Adams' writings about Islam may be little known because they were "Unsigned," per Andrew Bostom, citing a 1993 biography: "Unsigned essays dealing with the Russo-Turkish War, and on Greece written while JQA was in retirement, before his election to Congress in 1830." The "unsigned" writings apparently exist today in The American Annual Register, still unsigned. Via Amazon, I attempted to search the 1993 biography, page 41 for the citation Bostom provides, but page 41 wasn't included online. I bought the kindle but the pages weren't numbered, and I ran out of time trying to find the reference. Writings about Islam within 1829 essays about Russo-Turkish wars and Greece are frequently cited on the internet as having been authored by Adams, but without a link or substantiation to that effect that I've found so far. Bostom's citation of the 1993 biography, p. 41, is the closest I've seen substantiating that JQ Adams authored the writings in question. Posted below, Bostom details Adams' writings about Islam in his 1829 essay series. It's worth mentioning that Adams contrasts Christian attitudes with Islam's attitudes but not for evangelical reasons. Rather, for life and death reasons. By 1829 he'd had considerable experience in the world, had been Sec. of State for 8 years, president for 4, and had traveled a good deal. He knew about Barbary Wars, Greek struggles for freedom, and what it's like to sign a treaty with a Muslim leader (pp 274-5, 276, 298). He observed that Christianity and the American way of life are open to other religions and ways of life but the same cannot be said of Islam. He notes its degrading treatment of women and its allowance of polygamy (p. 269). He knew about jizya: The vanquished may purchase their lives." (pp 274-275). In 1829 Adams seemed to believe the west won't survive unless it defeats Islam globally: "A war of twelve hundred years has already raged. The war is yet flagrant…While the merciless and dissolute dogmas of the false prophet shall furnish motives to human action, there can never be peace upon earth, and good will towards men.” [p. 269]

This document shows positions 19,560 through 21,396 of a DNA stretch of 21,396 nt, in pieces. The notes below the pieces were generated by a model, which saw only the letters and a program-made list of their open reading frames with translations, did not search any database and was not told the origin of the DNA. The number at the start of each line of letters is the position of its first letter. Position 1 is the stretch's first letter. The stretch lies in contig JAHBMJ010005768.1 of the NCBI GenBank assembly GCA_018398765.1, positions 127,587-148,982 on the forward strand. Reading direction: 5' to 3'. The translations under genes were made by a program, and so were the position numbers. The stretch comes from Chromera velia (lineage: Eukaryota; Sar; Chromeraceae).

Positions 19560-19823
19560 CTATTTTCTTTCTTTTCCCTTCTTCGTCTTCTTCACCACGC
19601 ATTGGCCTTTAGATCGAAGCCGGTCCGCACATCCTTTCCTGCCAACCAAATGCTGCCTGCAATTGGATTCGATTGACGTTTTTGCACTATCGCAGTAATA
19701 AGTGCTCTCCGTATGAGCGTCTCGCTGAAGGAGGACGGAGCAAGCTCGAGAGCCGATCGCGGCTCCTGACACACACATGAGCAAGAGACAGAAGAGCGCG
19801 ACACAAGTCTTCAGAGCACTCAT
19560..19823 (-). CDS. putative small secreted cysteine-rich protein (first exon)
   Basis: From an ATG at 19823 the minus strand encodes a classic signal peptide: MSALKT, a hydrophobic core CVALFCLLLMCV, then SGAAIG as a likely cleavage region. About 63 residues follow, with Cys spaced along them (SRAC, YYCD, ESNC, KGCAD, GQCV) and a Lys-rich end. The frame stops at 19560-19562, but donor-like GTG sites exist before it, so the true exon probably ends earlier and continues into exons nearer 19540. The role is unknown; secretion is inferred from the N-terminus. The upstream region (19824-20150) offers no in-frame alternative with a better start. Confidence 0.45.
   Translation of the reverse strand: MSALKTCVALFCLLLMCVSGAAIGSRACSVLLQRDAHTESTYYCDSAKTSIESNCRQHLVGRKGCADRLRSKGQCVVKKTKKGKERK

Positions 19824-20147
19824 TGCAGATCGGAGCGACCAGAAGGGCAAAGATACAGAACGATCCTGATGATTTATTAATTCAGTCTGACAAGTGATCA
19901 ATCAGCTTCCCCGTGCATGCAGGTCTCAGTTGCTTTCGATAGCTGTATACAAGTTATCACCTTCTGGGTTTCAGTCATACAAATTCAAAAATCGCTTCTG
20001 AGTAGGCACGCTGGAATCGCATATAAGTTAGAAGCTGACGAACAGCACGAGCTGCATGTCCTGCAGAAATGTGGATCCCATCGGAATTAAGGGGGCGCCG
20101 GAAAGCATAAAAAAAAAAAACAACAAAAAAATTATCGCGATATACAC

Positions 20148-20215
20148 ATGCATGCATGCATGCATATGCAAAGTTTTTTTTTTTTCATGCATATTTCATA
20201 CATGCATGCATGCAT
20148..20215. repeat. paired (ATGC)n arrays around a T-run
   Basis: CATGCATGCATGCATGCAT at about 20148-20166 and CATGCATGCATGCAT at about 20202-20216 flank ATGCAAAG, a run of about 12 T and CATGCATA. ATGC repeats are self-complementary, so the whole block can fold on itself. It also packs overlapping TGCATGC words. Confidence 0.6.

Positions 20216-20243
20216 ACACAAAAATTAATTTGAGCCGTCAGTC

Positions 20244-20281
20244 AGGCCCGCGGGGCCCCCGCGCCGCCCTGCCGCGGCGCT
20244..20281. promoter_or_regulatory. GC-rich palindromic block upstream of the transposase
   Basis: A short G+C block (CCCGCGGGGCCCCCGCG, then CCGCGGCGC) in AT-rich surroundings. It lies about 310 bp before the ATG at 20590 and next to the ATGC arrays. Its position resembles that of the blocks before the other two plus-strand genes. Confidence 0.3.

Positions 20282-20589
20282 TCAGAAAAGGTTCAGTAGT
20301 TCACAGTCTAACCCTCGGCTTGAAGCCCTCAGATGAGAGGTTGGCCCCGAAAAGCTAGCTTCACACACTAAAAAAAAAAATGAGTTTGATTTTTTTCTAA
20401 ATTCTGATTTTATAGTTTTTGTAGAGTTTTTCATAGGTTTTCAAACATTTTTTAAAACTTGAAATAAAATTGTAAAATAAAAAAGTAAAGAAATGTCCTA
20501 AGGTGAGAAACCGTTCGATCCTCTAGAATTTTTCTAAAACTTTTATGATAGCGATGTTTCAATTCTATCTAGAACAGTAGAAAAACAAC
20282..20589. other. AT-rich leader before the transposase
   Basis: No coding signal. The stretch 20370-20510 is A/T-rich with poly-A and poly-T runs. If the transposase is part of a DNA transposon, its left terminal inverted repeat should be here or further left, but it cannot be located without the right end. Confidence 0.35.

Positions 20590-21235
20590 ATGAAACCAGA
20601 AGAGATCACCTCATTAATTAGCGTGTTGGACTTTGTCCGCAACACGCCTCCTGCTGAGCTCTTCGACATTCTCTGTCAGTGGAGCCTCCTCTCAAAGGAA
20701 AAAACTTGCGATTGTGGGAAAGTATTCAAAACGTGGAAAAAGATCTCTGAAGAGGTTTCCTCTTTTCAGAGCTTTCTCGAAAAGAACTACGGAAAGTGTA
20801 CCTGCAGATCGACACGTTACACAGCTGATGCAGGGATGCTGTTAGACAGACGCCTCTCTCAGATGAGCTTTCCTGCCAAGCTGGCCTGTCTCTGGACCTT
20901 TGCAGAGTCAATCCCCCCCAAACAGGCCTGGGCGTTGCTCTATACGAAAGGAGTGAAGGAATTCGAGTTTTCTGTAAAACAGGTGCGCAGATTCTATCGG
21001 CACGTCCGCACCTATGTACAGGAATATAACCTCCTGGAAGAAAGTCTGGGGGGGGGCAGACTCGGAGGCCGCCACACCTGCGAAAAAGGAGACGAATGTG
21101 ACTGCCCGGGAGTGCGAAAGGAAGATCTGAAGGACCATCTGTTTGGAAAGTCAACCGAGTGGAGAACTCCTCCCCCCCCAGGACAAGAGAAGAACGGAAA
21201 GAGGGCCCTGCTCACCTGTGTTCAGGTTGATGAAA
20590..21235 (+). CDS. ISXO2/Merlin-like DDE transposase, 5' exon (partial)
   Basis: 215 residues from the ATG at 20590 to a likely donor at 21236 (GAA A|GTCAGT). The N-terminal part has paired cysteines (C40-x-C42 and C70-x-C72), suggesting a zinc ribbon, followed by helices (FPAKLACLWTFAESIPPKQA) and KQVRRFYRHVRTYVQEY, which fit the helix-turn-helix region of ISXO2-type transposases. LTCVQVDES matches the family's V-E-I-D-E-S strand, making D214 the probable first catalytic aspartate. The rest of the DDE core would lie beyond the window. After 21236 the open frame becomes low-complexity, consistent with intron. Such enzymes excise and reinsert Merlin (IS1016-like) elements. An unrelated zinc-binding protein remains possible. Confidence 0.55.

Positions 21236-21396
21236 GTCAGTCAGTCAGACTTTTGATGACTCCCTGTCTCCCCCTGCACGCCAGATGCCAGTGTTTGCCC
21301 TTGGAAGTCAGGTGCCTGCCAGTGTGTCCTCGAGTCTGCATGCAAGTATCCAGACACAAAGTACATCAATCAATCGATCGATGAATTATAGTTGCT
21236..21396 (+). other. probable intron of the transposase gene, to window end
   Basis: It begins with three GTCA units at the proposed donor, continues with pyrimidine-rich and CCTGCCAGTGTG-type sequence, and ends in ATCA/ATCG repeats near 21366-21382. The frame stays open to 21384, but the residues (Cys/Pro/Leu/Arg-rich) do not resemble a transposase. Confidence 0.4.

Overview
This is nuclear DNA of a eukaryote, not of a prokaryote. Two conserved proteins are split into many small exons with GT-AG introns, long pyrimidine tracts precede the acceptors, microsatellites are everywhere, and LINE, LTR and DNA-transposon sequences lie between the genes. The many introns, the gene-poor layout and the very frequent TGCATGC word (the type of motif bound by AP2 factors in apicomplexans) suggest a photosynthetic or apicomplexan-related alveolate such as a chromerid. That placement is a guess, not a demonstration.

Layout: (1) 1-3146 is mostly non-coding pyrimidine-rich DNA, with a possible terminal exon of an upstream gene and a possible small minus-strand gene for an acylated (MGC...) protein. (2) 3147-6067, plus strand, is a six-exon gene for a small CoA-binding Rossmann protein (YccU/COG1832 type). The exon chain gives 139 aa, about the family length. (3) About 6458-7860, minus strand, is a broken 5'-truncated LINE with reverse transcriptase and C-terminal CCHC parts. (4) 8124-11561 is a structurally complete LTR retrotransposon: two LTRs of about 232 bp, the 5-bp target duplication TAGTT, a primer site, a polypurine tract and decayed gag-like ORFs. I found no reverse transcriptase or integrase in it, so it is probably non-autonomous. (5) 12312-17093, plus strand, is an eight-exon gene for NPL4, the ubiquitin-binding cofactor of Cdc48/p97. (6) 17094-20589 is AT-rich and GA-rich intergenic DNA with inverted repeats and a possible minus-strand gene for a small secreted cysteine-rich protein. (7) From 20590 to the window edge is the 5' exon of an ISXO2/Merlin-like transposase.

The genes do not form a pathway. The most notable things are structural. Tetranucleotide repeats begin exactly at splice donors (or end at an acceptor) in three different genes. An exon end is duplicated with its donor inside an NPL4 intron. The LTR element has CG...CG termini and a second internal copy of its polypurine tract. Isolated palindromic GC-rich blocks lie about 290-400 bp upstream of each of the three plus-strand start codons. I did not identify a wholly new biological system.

Sept. 2004 Bostom article details Adams' writing about Islam